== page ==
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Why Ayurveda's #1 Priority Isn't Health...

Written by John Immel, Asheville, NC
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"Fantastic article John, on putting our own health CARE where it matters most! I love how health care is now shifting..."
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Is Ayurveda really about your health? At Joyful Belly, we believe Ayurveda is about something greater than health. Ayurveda literally translates into "the science of life." As a practitioner, I have come to realize that Ayurveda's focus is exactly what its name implies - not health, but living.

The science of life simply asks one question: "How can we have life?"

Health obviously plays an important role in living well. Yet everyday we see in our clinic how excessive concern for one's health often leads to disease due to stress, worry, and perfectionism.And how this anxiety is a contraction from, not an opening to, the fullness of life. Orthorexia, or excessive preoccupation with healthy eating, is itself a disease.

What then, if not health perfectionism, does practicing the "having life" look and feel like?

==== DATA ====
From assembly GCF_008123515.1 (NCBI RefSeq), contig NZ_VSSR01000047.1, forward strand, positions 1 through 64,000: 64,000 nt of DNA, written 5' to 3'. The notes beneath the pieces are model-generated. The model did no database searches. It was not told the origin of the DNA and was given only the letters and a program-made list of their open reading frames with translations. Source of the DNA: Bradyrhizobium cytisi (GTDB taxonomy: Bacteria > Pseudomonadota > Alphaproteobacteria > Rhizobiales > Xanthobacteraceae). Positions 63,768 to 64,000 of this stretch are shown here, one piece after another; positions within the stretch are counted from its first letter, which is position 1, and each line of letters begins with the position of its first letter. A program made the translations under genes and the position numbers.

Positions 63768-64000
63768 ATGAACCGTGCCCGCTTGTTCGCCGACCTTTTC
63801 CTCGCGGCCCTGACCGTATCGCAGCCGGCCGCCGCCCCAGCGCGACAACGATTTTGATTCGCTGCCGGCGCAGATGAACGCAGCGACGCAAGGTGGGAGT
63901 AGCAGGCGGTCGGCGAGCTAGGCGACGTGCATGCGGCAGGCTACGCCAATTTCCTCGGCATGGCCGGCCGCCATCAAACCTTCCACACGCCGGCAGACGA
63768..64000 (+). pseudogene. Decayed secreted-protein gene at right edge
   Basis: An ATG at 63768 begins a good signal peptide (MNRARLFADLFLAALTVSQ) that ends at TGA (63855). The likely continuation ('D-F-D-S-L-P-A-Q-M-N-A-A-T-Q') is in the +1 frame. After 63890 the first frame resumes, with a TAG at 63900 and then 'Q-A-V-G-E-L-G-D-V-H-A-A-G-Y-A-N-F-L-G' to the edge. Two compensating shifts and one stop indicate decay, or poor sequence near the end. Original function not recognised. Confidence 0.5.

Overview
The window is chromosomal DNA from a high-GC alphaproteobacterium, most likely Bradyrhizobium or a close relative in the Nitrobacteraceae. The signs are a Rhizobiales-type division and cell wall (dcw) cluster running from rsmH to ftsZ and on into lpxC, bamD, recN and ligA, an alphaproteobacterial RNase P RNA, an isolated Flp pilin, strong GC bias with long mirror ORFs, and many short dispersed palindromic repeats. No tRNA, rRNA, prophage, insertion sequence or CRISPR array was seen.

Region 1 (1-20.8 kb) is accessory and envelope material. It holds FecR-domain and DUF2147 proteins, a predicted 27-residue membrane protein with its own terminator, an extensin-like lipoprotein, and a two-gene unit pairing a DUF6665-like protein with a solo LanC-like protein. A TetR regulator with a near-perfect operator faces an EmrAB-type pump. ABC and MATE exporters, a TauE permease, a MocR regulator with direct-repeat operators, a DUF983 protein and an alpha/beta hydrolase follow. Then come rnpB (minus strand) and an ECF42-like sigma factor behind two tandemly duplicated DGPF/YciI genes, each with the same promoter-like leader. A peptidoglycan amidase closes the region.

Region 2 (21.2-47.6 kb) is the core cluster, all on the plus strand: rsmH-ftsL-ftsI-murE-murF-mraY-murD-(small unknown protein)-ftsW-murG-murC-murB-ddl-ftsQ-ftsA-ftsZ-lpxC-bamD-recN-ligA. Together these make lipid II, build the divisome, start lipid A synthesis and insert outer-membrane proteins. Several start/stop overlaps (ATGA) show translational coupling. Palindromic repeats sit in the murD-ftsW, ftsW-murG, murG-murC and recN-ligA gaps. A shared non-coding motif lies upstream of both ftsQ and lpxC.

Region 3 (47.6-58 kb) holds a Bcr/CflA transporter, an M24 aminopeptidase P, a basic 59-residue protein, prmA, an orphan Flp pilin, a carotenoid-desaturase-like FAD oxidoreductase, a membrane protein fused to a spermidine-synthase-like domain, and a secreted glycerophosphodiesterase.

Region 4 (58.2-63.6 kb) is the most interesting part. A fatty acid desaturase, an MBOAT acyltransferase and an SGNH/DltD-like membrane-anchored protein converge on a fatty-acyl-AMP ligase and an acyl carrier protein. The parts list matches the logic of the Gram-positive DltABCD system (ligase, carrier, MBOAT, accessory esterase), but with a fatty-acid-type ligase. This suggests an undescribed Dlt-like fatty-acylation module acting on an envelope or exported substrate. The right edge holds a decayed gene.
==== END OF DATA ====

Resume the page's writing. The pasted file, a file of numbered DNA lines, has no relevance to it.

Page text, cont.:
Ayurveda Cultivates a Perfect Love for Life

Instead of striving for perfect health, Ayurveda practitioners are life-lovers. They "love living things." They may love gardening and growing their own food. Perhaps they own a few chickens or pets. They love children, family, and people. They choose to surround themselves with life, giving their attention to things that are alive. They devote themselves to increasing life and celebrate the birth of life. They preserve life with medicines, encourage others with philosophies that affirm life, and live life fully and completely. They cultivate love of living things as a virtue.

Loving and tending livings things is a character choice that affects each and every part of a practitioner's existence. This disposition also brings them into communion with all that is necessary to support life, and gives practitioners an uncanny knack for living well. This sentiment of a society organized in the support of life is eloquently captured in the gospel of John, where Jesus states, "I came that they may have life, and have it abundantly." (John 10:10)